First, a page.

Kiana Ehsani
PhD Student in Computer Science
University of Washington

About Me

I'm a PhD student at University of Washington in the Paul G. Allen School of Computer Science & Engineering. Currently, I am working as a research assistant under supervision of professor Ali Farhadi.

My research interest is in computer vision and machine learning. In my current projects, I'm mainly working on representation learning.



Here are some of the research projects I have been working on.

Use the Force Luke! Learning to Predict Physical Forces by Simulating Effects

K Ehsani, S Tulsiani, S Gupta, A Farhadi, A Gupta (CVPR20, Oral Presentation)

When we humans look at a video of human-object interaction, we can not only infer what is happening but we can even extract actionable information and imitate those interactions. On the other hand, current recognition or geometric approaches lack the physicality of action representation. In this paper, we take a step towards more physical understanding of actions. We address the problem of inferring contact points and the physical forces from videos of humans interacting with objects. One of the main challenges in tackling this problem is obtaining ground-truth labels for forces. We sidestep this problem by instead using a physics simulator for supervision. Specifically, we use a simulator to predict effects, and enforce that estimated forces must lead to same effect as depicted in the video. Our quantitative and qualitative results show that:
  1. We can predict meaningful forces from videos whose effects lead to accurate imitation of the motions observe.
  2. By jointly optimizing for contact point and force prediction, we can improve the performance on both tasks in comparison to independent training.
  3. We can learn a representation from this model that generalizes to novel objects using few shot examples.

PDF Project Page Code and Data Video Presentation

Watching the World Go By: Representation Learning from Unlabeled Videos

D Gordon, K Ehsani, D Fox, A Farhadi

Recent single image unsupervised representation learning techniques show remarkable success on a variety of tasks. The basic principle in these works is instance discrimination: learning to differentiate between two augmented versions of the same image and a large batch of unrelated images. Networks learn to ignore the augmentation noise and extract semantically meaningful representations. Prior work uses artificial data augmentation techniques such as cropping, and color jitter which can only affect the image in superficial ways and are not aligned with how objects actually change e.g. occlusion, deformation, viewpoint change. In this paper, we argue that videos offer this natural augmentation for free. Videos can provide entirely new views of objects, show deformation, and even connect semantically similar but visually distinct concepts. We propose Video Noise Contrastive Estimation, a method for using unlabeled video to learn strong, transferable single image representations. We demonstrate improvements over recent unsupervised single image techniques, as well as over fully supervised ImageNet pretraining, across a variety of temporal and non-temporal tasks.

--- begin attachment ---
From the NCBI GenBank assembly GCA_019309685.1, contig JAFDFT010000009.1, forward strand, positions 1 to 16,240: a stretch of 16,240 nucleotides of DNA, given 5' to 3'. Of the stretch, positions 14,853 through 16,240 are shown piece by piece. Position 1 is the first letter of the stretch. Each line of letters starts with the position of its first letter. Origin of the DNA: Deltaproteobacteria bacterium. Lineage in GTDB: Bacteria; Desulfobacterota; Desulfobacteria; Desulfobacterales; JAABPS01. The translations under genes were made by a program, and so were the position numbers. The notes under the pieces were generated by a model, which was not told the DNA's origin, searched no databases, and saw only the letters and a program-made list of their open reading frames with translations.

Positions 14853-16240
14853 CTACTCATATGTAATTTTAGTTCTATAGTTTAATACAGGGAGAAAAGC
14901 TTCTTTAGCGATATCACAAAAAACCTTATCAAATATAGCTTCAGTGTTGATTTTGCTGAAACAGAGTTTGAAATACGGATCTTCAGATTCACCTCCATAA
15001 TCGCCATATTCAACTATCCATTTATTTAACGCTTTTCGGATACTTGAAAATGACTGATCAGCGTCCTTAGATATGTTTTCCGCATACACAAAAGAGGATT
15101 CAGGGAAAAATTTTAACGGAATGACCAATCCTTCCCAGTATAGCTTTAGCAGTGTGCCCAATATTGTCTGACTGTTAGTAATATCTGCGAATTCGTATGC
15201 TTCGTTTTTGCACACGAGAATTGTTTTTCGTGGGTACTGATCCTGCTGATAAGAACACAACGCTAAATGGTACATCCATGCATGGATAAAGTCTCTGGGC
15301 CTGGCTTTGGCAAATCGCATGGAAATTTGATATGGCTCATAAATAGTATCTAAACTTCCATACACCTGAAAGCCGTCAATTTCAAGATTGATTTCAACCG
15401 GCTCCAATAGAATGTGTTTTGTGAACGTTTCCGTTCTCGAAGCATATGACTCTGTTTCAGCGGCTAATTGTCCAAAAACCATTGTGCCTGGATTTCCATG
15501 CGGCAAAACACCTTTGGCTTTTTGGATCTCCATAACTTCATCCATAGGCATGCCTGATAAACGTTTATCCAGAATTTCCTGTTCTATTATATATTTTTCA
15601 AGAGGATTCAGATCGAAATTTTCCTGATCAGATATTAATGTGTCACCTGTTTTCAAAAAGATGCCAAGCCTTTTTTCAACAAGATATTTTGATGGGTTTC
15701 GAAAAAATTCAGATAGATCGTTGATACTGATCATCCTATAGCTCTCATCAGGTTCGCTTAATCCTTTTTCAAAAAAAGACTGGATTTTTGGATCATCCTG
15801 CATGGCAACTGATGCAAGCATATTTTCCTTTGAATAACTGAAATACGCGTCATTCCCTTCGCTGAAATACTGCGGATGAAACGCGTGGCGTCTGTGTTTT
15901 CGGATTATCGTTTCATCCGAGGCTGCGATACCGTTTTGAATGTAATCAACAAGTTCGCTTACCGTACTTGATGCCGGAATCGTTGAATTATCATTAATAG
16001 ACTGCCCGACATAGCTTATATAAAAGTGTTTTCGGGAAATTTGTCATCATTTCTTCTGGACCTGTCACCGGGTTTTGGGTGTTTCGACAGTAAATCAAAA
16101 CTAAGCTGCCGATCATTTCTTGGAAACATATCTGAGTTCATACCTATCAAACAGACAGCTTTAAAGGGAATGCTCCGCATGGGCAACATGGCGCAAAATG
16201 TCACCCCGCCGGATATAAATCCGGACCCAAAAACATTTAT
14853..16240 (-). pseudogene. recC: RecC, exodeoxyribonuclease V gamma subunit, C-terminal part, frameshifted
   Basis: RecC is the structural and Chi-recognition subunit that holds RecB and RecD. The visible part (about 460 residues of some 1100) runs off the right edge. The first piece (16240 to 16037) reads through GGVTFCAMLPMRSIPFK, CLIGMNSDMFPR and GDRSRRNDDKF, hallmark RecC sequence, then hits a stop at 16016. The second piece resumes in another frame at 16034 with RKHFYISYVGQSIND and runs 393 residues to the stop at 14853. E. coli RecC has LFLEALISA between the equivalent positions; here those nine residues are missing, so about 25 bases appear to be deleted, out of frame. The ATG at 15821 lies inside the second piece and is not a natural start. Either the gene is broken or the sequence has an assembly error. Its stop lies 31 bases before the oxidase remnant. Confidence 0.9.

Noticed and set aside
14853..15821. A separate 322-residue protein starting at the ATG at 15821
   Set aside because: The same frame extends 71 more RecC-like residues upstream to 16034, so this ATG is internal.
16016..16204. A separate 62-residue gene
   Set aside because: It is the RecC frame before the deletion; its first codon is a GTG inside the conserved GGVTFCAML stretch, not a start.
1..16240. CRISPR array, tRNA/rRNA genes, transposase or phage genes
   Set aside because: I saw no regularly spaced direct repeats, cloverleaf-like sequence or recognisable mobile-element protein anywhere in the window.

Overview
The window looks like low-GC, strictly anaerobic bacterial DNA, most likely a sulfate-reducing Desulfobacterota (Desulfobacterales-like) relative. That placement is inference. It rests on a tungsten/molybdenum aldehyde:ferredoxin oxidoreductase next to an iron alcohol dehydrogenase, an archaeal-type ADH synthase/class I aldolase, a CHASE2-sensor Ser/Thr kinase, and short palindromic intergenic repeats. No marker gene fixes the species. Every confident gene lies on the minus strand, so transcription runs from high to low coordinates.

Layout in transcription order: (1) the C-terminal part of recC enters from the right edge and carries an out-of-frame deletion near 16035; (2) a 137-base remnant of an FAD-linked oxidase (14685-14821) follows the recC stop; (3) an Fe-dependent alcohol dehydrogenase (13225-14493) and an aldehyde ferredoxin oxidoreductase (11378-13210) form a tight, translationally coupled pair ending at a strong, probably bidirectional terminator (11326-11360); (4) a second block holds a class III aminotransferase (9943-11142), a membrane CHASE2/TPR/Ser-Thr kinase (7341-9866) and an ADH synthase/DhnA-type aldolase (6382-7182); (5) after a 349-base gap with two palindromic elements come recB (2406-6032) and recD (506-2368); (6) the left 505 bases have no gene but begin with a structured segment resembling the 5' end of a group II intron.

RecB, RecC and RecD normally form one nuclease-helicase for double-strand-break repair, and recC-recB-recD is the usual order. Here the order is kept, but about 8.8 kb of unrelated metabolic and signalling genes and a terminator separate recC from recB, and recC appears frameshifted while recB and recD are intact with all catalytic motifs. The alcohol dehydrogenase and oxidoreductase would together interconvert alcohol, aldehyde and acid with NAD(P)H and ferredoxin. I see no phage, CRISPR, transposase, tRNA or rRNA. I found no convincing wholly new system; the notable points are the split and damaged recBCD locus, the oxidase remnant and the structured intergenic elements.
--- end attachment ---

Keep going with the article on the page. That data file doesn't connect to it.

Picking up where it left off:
PDF Project Page

Learning to Learn how to Learn: Self-Adaptive Visual Navigation using Meta-Learning

M Wortsman, K Ehsani, M Rastegari, A Farhadi and R Mottaghi (CVPR19, Oral Presentation)

There is a lot to learn about a task by actually attempting it! Learning is continuous, i.e. we learn as we perform. Traditional navigation approaches freeze the model during inference (top row in the intuition figure above). In this paper, we propose a self-addaptive agent for visual navigation that learns via self-supervised interaction with the environment (bottom row in the intuition figure above).

SAVN is a network that
  1. Learns to adapt to new environments without any explicit supervision,
  2. Uses meta-reinforcement learning approach where an agent learns a self-supervised interaction loss that encourages effective navigation,
  3. And shows major improvements in both success rate and SPL for visual navigation in novel scenes.

PDF Project Page Video Presentation

SeGAN: Segmenting and Generating the Invisible

K Ehsani, R Mottaghi, A Farhadi (CVPR18, spotlight)

Humans have strong ability to make inferences about the appearance of the invisible and occluded parts of scenes. For example, when we look at the scene on the left we can make predictions about what is behind the coffee table, and can even complete the sofa based on the visible parts of the sofa, the coffee table, and what we know in general about sofas and coffee tables and how they occlude each other.

SeGAN can learn to
  1. Generate the appearance of the occluded parts of objects,
  2. Segment the invisible parts of objects,
  3. Although trained on synthetic photo realistic images reliably segment natural images,
  4. By reasoning about occluder-occludee relations infer depth layering.

PDF Project Page Presentation

Who Let The Dogs Out? Modeling Dog Behavior From Visual Data

K.Ehsani, H.Bagherinezhad, J. Redmon, R. Mottaghi, A. Farhadi (CVPR18)

Dogs are intelligent. Let's learn from them! We introduce DECADE, a dataset of ego-centric videos from a dog’s perspective as well as her corresponding movements.

In this paper we propose a model that can
  1. Learn to act like a dog (Predict the dog’s future moves),
  2. Learn to plan like a dog (Estimate a sequence of movements that take the state of the dog’s world from what is observed at a given time to a desired observed state),
  3. Learn from a dog (Exploring the potentials of using the dog's movements for representation learning),

PDF Project Page TechCrunch Report Reuters Report IEEE Spectrum Report NBC News Report BBC Report

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